California drought leads to increase in West Nile virus cases

West Nile virus
West Nile virus is usually transmitted to humans from a bite by an infected mosquito.
(Anne Cusack / Los Angeles Times)

The California drought could be responsible for another frightening trend: increased West Nile virus activity.

California public health officials said there were 801 cases of reported West Nile virus last year.

The drought may be to blame, due to limited water sources for birds and disease-carrying mosquitoes.

“As birds and mosquitoes sought water, they came into closer contact and amplified the virus, particularly in urban areas,” said Karen Smith, director and state health officer of the California Department of Public Health. “The lack of water could have caused some sources of water to stagnate, making the water sources more attractive for mosquitoes to lay eggs.”


Last year had the second-highest number of reported West Nile virus cases involving humans since it first plagued California in 2003, according to the state public health agency.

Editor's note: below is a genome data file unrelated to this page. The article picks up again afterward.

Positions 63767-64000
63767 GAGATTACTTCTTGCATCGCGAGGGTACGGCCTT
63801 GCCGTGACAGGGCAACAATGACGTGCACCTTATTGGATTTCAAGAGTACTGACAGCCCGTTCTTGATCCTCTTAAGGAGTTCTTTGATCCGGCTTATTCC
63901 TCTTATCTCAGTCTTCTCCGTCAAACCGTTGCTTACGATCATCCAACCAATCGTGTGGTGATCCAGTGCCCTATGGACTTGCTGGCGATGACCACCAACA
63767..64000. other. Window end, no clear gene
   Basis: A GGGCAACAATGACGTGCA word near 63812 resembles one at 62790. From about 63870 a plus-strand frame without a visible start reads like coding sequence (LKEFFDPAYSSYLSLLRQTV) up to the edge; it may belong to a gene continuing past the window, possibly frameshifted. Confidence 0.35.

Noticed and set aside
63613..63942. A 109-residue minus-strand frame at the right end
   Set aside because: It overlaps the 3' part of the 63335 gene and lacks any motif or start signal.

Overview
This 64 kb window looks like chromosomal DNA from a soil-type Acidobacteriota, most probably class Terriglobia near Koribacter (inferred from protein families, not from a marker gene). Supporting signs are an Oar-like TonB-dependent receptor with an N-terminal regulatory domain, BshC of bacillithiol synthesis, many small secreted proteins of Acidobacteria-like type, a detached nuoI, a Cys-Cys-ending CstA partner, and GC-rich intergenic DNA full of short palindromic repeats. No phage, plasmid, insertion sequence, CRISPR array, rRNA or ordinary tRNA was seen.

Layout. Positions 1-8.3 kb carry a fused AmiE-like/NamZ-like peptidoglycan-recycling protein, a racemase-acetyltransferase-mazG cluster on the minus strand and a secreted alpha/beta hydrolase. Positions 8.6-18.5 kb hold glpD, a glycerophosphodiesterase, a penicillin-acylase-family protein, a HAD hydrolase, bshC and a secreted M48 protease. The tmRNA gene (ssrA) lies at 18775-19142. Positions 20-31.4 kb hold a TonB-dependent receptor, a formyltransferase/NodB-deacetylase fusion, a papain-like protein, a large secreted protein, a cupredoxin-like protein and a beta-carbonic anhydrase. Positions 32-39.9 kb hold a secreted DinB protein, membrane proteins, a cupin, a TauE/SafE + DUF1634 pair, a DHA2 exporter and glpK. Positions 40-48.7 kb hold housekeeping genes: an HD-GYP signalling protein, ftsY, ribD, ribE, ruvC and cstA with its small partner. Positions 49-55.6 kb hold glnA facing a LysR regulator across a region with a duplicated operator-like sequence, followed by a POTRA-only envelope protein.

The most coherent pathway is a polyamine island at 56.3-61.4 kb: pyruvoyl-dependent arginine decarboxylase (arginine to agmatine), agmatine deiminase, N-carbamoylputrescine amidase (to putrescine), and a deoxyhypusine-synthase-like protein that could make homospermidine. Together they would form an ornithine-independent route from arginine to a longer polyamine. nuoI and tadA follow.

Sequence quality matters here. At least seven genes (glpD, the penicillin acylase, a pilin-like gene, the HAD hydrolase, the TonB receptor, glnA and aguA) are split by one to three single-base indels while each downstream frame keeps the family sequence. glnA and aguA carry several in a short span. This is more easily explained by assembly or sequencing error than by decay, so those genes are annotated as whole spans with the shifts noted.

Public health officials recorded the largest number of cases, 263, in Orange County.

Of the 801 total cases in California, 561 patients developed a serious neurological form of the disease, which can often result in swelling of the brain.

Thirty-one cases were fatal, a rate exceeding previous years. Health officials say 2005 had the most cases, with 880 recorded.


Californians may see more of the same mosquito activity this year, especially since the weather has been unseasonably warm, public health officials said.

The virus is usually transmitted to humans from a bite by an infected mosquito. Symptoms can include high fever, a severe headache and confusion or a stiff neck.

For breaking news in California, follow @VeronicaRochaLA

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